So for true memories of my Orthorexic days see my Memoirs posts – I hope they are insightful! But this is one of the first ever posts I did on the topic a long time ago, as an early blogger (when this was healthfreakrevolution.com!), just as I decided to start my writing. Enjoy!
So Orthorexia is a term used to describe people who have an unhealthy mental condition, where they are actually obsessed healthy eating. Some people think it’s a load of tosh, some people deny they have it, some people wear the label with pride. There are different kinds, which revolve around people’s different ways of eating. For example, veganism, low fat diets, raw food diets, or somewhere in between. Having one of these lifestyle doesn’t make you orthorexic, but when people core beliefs about certain ways of eating are powerful enough, they consume their life.
I have been through many ways of eating. And for some time, I would definitely have called myself orthorexic. I was proud to have the healthiest addiction in the world. But deep down, although my nutrition may have been good, I knew something wasn’t right. It was preventing me from living my life to the full. In the end I understood how to effectively overcome it, so food became an interest, a part of life, a tool to enjoy life, but not an obsession. I have spoken about how I did this before, and probably will do again.
But what was it like?
The biggest thing I can remember about this way of living was the mental energy it took to carry it out. My food was different to everyone else’s. I was eating many small meals a day, and each one had to be perfect in terms of nutritional requirements and energy requirements for my planned activities.
Such extra activities included; getting up super early to make fresh juice breakfasts (although easy when you wake up hungry), soaking oats and sprouting grains overnight, making packed lunches of buckwheat,seed,fruit granola style concoctions for lunch everyday which had to be prepared and soaked, making almond milk or coconut milk all the time from scratch, make “raw bread” by dehydrating food over night, preparing lunch box salads with 20 ingredients, homemade condiments, and the list goes on. Don’t get me wrong, I learnt a lot, and enjoy the experimentation, but this was not sustainable or healthy in the long term. Calorie counting wasn’t a big deal for me, but I know it can be for others, everyone is different.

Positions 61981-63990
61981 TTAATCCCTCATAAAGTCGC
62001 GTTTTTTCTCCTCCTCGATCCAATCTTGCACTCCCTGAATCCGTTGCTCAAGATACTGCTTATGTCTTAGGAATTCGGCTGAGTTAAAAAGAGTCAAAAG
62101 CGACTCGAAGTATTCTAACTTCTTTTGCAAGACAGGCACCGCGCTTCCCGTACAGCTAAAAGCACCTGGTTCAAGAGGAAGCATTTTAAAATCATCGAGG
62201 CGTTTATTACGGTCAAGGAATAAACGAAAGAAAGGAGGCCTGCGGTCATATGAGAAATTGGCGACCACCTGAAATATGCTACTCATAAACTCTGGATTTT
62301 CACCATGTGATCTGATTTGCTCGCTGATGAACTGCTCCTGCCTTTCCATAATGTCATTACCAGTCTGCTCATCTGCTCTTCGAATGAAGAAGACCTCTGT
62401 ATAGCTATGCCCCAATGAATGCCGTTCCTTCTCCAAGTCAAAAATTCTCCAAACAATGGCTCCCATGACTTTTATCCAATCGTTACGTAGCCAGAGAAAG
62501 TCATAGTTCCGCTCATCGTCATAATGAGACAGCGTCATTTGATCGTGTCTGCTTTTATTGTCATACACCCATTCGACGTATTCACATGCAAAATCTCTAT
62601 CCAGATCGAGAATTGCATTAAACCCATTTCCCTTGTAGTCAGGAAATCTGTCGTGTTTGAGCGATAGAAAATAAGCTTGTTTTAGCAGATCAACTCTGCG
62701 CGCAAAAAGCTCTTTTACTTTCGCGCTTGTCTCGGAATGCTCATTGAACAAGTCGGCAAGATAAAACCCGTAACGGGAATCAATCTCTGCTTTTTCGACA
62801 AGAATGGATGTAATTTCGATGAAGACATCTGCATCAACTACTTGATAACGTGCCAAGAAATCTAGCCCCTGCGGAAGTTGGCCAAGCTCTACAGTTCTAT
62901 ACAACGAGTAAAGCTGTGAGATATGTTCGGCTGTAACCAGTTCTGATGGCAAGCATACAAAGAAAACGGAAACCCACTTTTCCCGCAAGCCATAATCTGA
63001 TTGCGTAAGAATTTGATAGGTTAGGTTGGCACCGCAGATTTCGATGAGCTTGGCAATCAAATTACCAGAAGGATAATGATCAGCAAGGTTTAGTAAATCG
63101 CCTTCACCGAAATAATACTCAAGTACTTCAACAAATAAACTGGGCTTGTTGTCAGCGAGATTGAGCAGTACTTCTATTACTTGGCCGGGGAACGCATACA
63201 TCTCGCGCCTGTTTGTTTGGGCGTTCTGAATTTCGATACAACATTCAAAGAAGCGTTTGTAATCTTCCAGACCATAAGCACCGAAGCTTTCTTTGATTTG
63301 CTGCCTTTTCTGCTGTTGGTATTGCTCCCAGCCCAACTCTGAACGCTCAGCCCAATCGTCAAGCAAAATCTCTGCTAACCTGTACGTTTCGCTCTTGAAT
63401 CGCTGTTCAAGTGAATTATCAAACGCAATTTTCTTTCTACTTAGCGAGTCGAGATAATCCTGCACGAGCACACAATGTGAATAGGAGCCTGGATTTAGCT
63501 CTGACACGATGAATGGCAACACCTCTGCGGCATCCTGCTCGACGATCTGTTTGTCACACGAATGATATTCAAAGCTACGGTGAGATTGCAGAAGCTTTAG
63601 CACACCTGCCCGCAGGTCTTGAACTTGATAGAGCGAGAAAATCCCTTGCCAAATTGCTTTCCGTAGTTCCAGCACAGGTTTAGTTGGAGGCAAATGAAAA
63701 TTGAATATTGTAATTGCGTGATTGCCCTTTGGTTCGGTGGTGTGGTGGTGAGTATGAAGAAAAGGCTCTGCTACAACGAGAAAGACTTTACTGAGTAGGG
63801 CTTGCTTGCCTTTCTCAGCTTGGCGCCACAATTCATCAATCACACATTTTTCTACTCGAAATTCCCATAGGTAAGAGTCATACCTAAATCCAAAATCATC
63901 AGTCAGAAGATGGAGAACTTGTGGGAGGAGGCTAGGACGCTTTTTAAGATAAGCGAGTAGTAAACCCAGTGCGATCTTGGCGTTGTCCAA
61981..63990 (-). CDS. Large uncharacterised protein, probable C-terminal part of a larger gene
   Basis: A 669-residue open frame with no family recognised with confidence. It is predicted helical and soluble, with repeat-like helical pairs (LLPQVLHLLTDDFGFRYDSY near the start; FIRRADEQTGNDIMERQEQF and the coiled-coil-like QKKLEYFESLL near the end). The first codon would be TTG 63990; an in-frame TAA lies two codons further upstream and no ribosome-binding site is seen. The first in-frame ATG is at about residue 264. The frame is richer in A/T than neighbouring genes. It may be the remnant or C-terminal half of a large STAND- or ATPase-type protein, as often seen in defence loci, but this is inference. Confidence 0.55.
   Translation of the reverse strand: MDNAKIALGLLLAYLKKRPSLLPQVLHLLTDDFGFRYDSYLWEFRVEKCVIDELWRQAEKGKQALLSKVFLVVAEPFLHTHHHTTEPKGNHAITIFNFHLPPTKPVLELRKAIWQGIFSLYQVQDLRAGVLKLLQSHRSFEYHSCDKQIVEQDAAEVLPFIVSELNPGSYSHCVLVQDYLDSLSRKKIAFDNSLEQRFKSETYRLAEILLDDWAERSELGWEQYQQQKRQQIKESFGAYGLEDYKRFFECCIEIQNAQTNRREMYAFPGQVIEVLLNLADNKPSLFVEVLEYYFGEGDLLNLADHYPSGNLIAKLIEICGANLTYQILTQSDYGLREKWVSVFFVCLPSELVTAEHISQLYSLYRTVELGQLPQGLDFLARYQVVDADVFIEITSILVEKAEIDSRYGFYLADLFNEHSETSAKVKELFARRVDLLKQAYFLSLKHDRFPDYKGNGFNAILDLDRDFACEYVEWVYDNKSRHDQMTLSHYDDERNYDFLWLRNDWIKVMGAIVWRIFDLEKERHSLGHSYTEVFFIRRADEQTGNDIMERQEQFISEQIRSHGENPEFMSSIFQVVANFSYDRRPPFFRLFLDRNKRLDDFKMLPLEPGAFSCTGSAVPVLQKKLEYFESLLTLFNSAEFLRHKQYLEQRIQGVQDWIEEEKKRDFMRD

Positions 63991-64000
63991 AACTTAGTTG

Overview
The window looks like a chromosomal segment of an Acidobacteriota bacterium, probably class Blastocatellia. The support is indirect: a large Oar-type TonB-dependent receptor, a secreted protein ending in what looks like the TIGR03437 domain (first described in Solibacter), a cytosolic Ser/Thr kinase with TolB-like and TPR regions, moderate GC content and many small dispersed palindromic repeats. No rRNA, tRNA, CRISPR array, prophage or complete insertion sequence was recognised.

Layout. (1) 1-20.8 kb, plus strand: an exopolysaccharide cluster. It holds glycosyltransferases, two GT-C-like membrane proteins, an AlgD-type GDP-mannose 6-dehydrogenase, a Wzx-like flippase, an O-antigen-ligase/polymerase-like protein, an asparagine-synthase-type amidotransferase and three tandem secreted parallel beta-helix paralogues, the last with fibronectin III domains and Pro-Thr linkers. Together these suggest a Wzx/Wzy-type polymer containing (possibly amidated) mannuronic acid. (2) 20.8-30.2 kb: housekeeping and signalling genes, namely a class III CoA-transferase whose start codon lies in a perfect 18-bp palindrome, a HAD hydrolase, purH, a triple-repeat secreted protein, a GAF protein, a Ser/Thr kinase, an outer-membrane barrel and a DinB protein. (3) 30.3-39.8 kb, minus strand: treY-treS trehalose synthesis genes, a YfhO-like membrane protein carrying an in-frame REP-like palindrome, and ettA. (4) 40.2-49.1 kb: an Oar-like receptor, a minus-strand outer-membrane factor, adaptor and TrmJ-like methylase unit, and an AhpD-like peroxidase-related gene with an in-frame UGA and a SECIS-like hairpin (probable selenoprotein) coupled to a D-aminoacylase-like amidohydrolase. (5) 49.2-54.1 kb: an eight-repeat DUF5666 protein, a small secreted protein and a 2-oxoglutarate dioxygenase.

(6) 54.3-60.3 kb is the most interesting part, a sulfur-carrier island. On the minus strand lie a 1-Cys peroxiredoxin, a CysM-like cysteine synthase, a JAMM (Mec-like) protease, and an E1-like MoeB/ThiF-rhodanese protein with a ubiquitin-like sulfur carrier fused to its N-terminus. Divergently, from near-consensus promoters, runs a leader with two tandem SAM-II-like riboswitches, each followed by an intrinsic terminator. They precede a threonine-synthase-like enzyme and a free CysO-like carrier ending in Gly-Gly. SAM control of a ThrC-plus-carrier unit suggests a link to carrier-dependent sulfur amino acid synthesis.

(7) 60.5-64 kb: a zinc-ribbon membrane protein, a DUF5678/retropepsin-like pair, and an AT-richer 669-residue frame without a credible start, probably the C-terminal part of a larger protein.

Eating out was near impossible, when I knew everything on the menu went against my values, usually I would let myself order from the salad menu. I sound like an anorexic right? But no, I ate loads, I was even trying to build muscle, in the belief that amino acids from plant foods was the most effective way of doing this.
Nothing I did was ever perfect, I was planning everything, and as a student, the extra dimension of funds was just another challenge. Shopping trips were long and exhausting, and often daily. I was never satisfied.
How can you live life, when you have the next 10 meals planned out? The cupboards were a complex stock management system in my head. Nothing was wasted, and whilst that sounds good, there is a point you can spend to much energy on this trust me.
So yeah, I was a real “health freak”, now I’m still interested in health, and I still get called a health freak, but to me it just means something different. Now it doesn’t control me, I enjoy food AND the rest of life, which is flexible and even more energised than before. I only got here, by continuing to question things until I unlearnt my limitings beliefs. My idea of a Health Freak is now someone in the minority, who is not sucked into the norms of society where gaining weight, feeling tired, getting ill, and ageing fast are just part of the standard package.